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The Contemporary Review, Volume 36, September 1879

Called mud tortoises Trionyx


last existing reptilian order (_Chelonia_) includes, besides the land tortoises of very various dimensions, a variety of aquatic forms.

The best known of these in this country, is the marine family (_Chelonidae_), to which the edible and tortoise-shell turtles belong. The best known family in the United States and in the Continent of Europe, is the _Emydae_, to which pertain the terrapins or ordinary river tortoises. Besides these, however, there is a very small family (_Trionicidae_) of curious and exceptional forms, called mud-tortoises (_Trionyx_).

The creatures which have next to be glanced at are those familiar forms, the frogs, toads and efts, which, together with their allies, form another class,--the class _Batrachia_. These animals were long confounded with reptiles but are really widely distinct from them. They are arranged in four orders, three of which have living representatives. The creatures of the first order (the order of tailless Batrachians or _Anoura_)--frogs and toads--exist over almost all the habitable globe; and though the number of their kinds is very great, yet they are all extremely alike in organization. Many kinds (of both frogs and toads) are found to live in trees, the ends of their fingers and toes being dilated to enable them to cling to the surfaces of leaves. The most exceptional species of the whole group are the two tongueless toads, the _Pipa_ of South America and the _Daclytethra_

of Africa, the last-named kind being the lowest of all known animals provided with finger nails.

Closely related to the frogs and toads are the efts so common in our ponds. These familiar English forms are represented in other countries of the Northern Hemisphere by creatures, some of which (as we shall hereafter see) are of very great interest indeed. The whole group constitutes the second Batrachian order--the order _Urodela_.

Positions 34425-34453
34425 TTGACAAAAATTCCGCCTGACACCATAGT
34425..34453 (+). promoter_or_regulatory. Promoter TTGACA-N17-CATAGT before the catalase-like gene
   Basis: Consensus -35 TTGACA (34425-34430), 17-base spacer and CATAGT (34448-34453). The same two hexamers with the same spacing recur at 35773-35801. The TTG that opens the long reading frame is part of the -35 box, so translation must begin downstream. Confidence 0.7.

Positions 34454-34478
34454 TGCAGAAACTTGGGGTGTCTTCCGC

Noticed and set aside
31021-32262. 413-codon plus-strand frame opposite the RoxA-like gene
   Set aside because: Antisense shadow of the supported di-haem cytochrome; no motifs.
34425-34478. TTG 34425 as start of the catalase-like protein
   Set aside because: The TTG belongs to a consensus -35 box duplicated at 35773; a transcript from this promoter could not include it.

One of the most noteworthy forms of the order is the eft _Proteus_, which inhabits the dark, subterranean caverns of Carniola and Istria. Allied to this is the _Menobranchus_ of North America and the Axolotl of Mexico. Other forms of the order are the American eft-genera _Spelerpes_ and _Amblystoma_, the _Menopoma_, and the gigantic Salamander (_Cryptobranchus_) of Japan and China, the eel-like _Amphiuma_--with its very long body and minute legs--and the two-legged _Siren_ of the United States.

The third order of Batrachians is one which contains very few species, but these are very strange, for though allied to frogs they have the appearance of snakes, or rather perhaps of worms. With long and slender bodies (marked by many transverse wrinkles), devoid of every rudiment of limb, they remind us of the before-noticed _Anguis_, _Typhlops_, and _Uropeltis_ amongst reptiles. The Batrachians in question (which belong to the genera _Caecilia_ and _Siphonops_) form the order _Ophiomorpha_.

The fourth order of Batrachians is one which has entirely passed away and become extinct. It is the order _Labyrinthodonta_, and the species which composed it were, some of them, of large size, with great heads like those of crocodiles. Others bore more or less resemblance to enlarged _Ophiomorpha_.

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